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The ground state of hydrogen is $^{2}S_{\frac{1}{2}}$ with nuclear spin $I=\frac{1}{2}$. The levels are split by $F=1,F=0$. By the rules of electric dipole transition, $\Delta l = \pm 1$. But in this case it is going from $l=0$ to $l=0$.

Is this an allowed electric dipole transition?

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In the real world transitions are rarely (never?) forbidden because the assumptions we make rarely hold exactly. You are quite correct that the 21 cm transition has $\Delta\ell = 0$ and is therefore forbidden. However it can occur (very slowly) as a magnetic dipole transition.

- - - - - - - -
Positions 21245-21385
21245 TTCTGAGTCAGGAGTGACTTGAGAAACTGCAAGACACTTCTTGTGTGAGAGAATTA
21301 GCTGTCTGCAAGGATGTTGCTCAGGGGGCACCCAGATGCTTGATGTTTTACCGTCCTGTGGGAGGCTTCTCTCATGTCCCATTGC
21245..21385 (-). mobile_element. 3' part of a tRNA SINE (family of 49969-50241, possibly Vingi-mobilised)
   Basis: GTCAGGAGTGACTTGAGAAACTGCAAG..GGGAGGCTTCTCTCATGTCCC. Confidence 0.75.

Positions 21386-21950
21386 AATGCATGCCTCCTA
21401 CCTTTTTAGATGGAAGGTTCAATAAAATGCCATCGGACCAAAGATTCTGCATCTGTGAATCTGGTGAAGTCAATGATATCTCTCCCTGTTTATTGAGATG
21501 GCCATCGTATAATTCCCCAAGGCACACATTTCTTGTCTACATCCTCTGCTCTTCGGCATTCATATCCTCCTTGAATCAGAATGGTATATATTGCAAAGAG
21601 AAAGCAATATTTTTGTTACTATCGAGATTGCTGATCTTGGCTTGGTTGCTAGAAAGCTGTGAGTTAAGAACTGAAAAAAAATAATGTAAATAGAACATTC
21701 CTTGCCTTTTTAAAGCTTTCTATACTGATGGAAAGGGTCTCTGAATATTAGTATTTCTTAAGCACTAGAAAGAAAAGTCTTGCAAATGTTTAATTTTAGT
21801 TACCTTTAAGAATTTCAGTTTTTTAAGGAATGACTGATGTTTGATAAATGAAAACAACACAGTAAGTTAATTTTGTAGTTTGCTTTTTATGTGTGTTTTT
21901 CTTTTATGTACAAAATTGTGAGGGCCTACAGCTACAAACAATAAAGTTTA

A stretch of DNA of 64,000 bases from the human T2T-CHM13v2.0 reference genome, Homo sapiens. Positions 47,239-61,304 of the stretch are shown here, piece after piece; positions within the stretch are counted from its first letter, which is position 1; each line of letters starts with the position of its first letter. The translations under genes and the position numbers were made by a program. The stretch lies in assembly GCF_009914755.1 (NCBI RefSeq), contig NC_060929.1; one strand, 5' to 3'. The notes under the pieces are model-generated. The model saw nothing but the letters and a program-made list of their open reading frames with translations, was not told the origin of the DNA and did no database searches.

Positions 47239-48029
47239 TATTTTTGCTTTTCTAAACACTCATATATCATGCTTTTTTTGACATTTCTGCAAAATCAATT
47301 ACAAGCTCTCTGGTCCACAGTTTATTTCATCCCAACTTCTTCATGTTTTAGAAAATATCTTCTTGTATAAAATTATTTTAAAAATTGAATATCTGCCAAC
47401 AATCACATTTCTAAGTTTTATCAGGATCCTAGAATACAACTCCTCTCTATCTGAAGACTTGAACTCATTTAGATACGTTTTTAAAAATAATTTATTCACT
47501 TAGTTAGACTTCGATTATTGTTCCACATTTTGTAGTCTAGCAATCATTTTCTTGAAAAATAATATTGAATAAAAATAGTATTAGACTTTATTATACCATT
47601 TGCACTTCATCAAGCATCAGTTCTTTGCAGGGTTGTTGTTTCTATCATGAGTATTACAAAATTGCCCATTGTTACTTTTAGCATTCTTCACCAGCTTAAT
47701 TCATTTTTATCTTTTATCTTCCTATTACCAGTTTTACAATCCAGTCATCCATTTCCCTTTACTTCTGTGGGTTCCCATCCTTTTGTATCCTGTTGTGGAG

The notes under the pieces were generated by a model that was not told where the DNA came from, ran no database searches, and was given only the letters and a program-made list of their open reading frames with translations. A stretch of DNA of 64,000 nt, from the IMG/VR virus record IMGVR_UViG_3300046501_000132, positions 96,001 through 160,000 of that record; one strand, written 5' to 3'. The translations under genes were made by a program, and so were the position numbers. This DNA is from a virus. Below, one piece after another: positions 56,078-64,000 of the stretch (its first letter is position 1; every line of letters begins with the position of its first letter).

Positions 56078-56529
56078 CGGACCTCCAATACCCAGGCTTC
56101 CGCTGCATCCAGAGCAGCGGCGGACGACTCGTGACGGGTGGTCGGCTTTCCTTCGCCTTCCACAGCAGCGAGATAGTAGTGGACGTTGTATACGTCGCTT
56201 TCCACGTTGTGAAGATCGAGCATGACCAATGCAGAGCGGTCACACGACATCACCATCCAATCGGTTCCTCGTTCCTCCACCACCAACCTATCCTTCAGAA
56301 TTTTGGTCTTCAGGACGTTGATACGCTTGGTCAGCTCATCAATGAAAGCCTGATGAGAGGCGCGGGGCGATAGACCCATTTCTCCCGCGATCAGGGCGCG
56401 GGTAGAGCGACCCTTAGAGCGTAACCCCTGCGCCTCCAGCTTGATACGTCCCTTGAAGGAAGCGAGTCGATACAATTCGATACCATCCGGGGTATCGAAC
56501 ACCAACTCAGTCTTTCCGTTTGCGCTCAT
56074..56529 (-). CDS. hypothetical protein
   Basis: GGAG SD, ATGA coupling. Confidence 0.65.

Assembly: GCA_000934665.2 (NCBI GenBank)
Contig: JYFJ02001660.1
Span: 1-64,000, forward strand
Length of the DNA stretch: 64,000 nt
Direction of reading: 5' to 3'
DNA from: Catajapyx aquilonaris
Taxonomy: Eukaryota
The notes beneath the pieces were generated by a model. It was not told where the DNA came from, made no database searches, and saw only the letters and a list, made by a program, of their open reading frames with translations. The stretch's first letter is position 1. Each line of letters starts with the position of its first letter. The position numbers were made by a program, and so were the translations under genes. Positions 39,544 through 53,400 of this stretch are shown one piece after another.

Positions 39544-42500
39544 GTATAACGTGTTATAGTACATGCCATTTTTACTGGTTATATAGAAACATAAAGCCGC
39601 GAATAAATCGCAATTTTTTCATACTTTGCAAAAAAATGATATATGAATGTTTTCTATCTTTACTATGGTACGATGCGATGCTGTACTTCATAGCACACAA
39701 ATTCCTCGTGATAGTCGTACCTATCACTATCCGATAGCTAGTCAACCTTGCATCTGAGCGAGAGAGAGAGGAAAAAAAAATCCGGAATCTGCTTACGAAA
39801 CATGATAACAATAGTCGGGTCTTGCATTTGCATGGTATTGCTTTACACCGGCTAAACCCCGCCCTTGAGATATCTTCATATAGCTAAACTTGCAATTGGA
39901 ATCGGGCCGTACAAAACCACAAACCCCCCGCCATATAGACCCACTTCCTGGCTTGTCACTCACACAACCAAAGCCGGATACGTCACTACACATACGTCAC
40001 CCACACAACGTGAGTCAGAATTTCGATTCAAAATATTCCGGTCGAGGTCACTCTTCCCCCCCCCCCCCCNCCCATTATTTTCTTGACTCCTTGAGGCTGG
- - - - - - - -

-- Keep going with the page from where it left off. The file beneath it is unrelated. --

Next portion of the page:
The lifetime of the excited state is around $10^{15}$ seconds, and we can observe the radiation from the transition only because (a) in interstellar space atoms can go this long between collisions, and (b) there's a hell of a lot of hydrogen out there.

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    $\begingroup$ Also to point out that it is not generally visible in general lab conditions, as the doppler width is about $~\sim 10^{-4}eV$ $\endgroup$ – user44840 Jun 12 '15 at 16:22

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